“Let it not be that we stand here, we say great things but what we read, what we hear coming from the same leadership in our dailies, on radio stations, in public rallies…is completely contrary from what we have preached here,” he said.

The President told Kenyans to stop divisive politics and embrace unity if the country is to progress.

“Let us see all of us preach against tribalism, let us see an end to negative ethnicity and hate speech. Let us see more of working together to improve and transform the lives of Kenyans,” he pleaded to all leaders.

The President asked Kenyans to end hate speech and tribalism which he said were rampant in the country.

“It is unfortunate that we do the opposite of what we have been told here today,” the President said, adding, “let us always do the right thing.”

The conviction and firmness with which President Uhuru Kenyatta said this led me to believe this was not something the President was just saying for the sake of saying but it’s something he actually believes the question is are others equally willing to do the right thing?

We certainly pray and hope they all are; at least that a good number of them are to make a difference in what has to happen from where we are and where we must go for the sake of peace, unity and prosperity for our beloved country.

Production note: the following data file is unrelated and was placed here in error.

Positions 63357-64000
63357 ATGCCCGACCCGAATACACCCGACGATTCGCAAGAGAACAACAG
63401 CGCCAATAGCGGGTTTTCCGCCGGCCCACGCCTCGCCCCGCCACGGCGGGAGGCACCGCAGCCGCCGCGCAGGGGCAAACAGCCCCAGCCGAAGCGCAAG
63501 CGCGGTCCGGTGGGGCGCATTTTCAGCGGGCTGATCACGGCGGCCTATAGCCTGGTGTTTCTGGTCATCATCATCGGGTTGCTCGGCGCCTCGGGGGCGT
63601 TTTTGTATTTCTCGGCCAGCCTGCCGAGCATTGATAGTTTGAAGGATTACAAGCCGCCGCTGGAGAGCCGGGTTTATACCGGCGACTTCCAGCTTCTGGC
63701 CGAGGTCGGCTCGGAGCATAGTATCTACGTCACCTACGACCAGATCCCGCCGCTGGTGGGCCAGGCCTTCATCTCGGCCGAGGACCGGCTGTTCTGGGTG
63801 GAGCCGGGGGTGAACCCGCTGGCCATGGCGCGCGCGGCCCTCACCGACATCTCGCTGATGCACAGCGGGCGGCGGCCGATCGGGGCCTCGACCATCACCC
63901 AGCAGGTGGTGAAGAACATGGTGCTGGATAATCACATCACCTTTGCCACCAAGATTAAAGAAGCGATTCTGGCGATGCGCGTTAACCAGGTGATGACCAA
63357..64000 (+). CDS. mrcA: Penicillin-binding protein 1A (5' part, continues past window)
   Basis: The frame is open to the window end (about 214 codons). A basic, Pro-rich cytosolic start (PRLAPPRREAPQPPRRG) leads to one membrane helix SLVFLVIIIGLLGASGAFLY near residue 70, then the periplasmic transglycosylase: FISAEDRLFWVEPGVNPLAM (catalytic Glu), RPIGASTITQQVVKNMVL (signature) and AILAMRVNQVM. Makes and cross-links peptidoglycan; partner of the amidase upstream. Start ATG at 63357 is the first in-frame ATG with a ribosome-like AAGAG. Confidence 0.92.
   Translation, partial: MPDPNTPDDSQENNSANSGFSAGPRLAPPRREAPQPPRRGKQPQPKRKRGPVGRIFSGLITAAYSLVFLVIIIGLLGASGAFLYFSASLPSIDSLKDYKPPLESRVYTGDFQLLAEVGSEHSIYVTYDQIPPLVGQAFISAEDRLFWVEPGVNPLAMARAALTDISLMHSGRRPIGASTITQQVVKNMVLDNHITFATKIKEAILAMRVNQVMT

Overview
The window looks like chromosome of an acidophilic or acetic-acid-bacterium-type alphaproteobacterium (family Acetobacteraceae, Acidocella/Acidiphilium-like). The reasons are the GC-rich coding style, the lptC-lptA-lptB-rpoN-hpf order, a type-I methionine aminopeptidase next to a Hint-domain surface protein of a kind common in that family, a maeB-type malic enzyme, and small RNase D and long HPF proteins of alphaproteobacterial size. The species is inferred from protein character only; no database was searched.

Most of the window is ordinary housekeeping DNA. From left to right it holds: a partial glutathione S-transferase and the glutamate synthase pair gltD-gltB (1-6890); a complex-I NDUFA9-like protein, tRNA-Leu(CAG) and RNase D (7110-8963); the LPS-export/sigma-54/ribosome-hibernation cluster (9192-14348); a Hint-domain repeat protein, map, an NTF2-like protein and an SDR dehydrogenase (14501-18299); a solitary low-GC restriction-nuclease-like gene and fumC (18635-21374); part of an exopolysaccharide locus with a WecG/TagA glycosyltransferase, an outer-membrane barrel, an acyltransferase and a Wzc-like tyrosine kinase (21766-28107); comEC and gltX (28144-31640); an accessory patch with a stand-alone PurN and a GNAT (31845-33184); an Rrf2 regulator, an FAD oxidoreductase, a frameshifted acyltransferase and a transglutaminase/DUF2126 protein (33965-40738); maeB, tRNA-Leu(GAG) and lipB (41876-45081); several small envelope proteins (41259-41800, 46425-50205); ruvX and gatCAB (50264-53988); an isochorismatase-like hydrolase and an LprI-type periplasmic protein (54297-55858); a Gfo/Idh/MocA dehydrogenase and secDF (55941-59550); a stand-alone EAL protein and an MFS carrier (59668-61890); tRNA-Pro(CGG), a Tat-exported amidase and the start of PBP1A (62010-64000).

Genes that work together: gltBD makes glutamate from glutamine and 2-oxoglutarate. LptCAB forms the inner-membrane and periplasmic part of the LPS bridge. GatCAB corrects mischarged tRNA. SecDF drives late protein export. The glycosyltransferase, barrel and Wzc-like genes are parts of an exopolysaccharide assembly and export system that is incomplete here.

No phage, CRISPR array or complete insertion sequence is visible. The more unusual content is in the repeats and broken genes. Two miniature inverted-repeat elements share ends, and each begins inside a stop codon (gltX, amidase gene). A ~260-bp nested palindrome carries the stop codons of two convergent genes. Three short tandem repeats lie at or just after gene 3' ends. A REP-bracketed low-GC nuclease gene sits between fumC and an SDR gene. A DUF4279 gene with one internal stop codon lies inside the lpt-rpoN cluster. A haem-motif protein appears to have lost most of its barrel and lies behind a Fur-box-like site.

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Posted by on June 24, 2014 in Politics, Religion


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The 12th Kenya National Prayer Breakfast Part I

Uhuru_Musyoka_NPBPresident Uhuru Kenyatta and Deputy President Wiliam Ruto
with former Vice-President Kalonzo Musyoka during NPB

A few days after arriving in Nairobi a few weeks ago, I met a friend of a friend who has since become a friend himself and as we were chatting, my new friend mentioned something about the 12th Kenya National Prayer Breakfast (NPB) to be held at Safari Park Hotel on Thursday, May 29, 2014, which was a couple or so days away.

Curious, I probed more about this and at the end of our conversation, my new friend agreed to arrange for an invitation for me to attend the event.

I was initially to send someone to pick up the invitation but as it turned out, my new friend and I subsequently agreed to meet for lunch over something else where afterwards he gave me the invitation.

I have attended a few of these events back in Washington, DC so I was curious and actually looked forward to attend the one in Kenya if anything to find out how we as Kenyans do ours even though the concept is the same.

Just as in the US NPB, guests are required to be seated by 7:30AM latest, which is usually some good time before the president, who’s usually the chief guest, arrives to grace the occasion.

In practice, the time before the president arrives is time for mingling and/or getting to know those seated on your table and tables, save for a handful or so, are usually non-assigned, meaning you seat wherever you find space.

This is intended to maximize opportunity for attendees to meet and make friends with new people, which is not a bad thing at all and is consistent with the nature and purpose of these NPBs.

A funny anecdote regarding being seated and where later.

On the afternoon of Wednesday, May 28th, 2014, I had a meeting with another friend of mine at his office and the conclusion of that meeting, I asked him if he was attending the NPB to which he answered in the affirmative.